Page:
Awareness and patience

It isn’t the only thing the pair has in common. They also stress general awareness and patience as the secrets to safe driving records.

“When you’re beside me, it’s like I’m driving your car, and I’m going to assume you’re going to be stupid,” Hagen says, stressing that he has never had a speeding ticket in a commercial vehicle. “I’ll stay in the right lane from here to Cobourg.”

His wife hates it when he drives the car. When she complains that he’s only 5 km/h over the speed limit, he thanks her — and then slows to the posted limit.

Richmond shakes his head when he sees fellow truckers driving more than 110 km/h on the trips between Ontario and Texas. That may gain about 10 minutes over the 2,900-km trip when compared to his 95 km/h speeds, he says. As for those who rush through a tarping procedure, he wonders how much time they waste having to recheck the load.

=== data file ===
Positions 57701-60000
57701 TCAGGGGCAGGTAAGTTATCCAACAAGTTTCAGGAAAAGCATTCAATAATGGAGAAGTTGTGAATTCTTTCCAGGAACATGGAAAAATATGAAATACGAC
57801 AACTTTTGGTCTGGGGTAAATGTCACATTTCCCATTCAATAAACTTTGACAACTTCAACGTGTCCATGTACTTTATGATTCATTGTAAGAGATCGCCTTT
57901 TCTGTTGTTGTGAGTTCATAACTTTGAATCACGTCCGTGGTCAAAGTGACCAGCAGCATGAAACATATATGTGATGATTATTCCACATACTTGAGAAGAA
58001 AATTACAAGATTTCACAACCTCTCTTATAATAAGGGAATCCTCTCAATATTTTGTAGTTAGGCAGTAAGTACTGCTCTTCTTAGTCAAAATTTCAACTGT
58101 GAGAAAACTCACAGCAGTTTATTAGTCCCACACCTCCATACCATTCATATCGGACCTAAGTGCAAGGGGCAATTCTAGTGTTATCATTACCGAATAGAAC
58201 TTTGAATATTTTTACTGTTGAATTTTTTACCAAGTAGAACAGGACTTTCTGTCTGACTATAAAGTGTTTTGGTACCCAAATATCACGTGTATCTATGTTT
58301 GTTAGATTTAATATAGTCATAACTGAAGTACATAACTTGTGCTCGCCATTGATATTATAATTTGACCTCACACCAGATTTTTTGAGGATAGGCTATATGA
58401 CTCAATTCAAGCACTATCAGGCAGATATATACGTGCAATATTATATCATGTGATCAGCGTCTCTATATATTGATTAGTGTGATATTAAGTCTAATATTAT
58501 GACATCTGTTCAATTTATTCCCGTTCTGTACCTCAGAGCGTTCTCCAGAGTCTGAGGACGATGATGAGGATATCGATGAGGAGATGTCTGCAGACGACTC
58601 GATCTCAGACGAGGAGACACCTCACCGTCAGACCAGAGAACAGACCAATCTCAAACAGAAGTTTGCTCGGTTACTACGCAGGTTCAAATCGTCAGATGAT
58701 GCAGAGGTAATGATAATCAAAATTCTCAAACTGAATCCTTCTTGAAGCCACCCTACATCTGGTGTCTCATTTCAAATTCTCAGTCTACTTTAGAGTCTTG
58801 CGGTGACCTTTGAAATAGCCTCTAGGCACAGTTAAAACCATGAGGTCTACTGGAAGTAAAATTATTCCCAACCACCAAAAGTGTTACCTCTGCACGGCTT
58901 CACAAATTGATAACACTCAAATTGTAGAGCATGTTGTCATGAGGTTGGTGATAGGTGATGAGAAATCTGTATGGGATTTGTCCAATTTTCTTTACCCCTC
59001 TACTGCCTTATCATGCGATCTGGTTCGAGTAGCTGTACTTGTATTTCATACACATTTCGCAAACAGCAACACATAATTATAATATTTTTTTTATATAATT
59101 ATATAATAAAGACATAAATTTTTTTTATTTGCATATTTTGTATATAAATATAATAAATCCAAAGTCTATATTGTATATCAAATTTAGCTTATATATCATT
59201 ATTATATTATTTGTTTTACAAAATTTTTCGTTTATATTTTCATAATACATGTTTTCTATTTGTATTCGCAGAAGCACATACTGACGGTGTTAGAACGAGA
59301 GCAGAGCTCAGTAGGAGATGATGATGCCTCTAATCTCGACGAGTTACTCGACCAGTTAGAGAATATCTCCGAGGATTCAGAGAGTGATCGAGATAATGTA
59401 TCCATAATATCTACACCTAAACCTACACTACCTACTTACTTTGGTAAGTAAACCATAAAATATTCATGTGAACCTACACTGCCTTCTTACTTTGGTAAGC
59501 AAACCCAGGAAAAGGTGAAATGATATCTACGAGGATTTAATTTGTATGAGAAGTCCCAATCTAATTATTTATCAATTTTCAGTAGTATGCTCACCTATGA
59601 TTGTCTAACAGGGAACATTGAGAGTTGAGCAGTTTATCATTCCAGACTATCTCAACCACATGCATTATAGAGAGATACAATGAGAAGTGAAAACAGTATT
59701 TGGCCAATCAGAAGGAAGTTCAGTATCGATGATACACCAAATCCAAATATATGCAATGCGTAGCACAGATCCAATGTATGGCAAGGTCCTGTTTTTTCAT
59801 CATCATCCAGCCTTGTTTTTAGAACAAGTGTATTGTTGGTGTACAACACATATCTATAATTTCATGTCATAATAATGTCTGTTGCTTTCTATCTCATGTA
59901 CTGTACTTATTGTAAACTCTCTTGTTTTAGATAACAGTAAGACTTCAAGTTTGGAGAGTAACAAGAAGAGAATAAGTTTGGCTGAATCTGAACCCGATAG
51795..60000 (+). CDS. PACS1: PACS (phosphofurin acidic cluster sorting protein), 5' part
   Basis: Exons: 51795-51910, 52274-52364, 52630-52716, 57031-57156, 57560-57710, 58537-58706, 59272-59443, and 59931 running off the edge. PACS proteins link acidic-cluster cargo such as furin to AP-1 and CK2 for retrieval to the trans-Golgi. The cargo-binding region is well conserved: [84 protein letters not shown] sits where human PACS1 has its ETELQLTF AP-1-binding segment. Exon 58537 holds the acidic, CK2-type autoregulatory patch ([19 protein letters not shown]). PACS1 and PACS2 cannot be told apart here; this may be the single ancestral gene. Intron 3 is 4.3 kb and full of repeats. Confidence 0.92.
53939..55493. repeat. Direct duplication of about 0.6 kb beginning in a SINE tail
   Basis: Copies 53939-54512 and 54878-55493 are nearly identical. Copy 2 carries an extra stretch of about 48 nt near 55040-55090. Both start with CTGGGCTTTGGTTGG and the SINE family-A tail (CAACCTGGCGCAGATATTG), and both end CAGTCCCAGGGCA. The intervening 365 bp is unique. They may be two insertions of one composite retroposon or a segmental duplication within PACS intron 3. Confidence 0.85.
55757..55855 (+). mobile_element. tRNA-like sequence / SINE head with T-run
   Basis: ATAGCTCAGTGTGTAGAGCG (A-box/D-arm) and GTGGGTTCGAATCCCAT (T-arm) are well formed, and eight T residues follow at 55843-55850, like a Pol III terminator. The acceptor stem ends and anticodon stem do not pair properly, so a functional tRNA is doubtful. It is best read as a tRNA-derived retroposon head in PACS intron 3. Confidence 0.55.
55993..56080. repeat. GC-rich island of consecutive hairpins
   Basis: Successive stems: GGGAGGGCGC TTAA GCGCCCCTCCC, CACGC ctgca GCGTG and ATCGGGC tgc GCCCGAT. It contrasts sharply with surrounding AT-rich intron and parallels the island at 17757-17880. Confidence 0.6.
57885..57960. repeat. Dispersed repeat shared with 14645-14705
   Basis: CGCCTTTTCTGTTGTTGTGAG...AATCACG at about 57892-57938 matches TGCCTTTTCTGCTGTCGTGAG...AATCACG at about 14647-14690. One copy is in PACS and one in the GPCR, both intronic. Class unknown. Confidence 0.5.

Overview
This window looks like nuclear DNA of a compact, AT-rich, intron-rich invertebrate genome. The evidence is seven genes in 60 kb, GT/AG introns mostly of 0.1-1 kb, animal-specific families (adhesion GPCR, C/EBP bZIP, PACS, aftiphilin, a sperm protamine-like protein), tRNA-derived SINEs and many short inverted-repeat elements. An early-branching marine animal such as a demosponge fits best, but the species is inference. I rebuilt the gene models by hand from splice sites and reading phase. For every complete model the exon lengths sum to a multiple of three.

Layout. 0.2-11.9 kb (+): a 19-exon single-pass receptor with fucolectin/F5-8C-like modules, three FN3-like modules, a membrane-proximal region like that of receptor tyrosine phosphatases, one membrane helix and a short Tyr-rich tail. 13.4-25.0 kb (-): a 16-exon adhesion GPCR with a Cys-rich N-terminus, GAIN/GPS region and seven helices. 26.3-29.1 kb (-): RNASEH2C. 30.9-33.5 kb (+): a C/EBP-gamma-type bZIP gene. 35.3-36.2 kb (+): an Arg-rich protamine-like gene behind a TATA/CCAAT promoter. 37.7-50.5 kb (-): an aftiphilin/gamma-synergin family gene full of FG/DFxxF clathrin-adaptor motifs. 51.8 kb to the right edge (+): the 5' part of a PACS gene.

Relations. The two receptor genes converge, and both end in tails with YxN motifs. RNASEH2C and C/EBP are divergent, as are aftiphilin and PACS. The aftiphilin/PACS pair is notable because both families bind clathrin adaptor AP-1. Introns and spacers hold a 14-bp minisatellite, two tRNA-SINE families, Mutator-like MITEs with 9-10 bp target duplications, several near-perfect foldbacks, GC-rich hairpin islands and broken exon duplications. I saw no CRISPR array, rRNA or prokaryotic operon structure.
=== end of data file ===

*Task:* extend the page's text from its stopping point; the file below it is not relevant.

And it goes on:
“Don’t be in a big hurry. Think about the process,” Richmond says, offering his advice to fellow drivers. “Doing this job, you can’t be in a hurry.” He’ll even walk around a truck four or five times before being truly confident and ready to hit the road. “You only have to walk 70 feet back to check something.”

At times, the universe appeared to conspire against their safety records. Hagen refers to the close call with a car that came straight at him from the wrong direction. And he still remembers the time he had to fight to keep the truck straight as the wind transformed the side of his trailer into a sail on an icy Quebec highway.

Richmond refers to his own “dipsy doodle” when the side of his trailer wall began to appear in his mirror. “It straightened out,” Richmond says of that moment on an ice-covered Highway 401. “I learned my lesson.”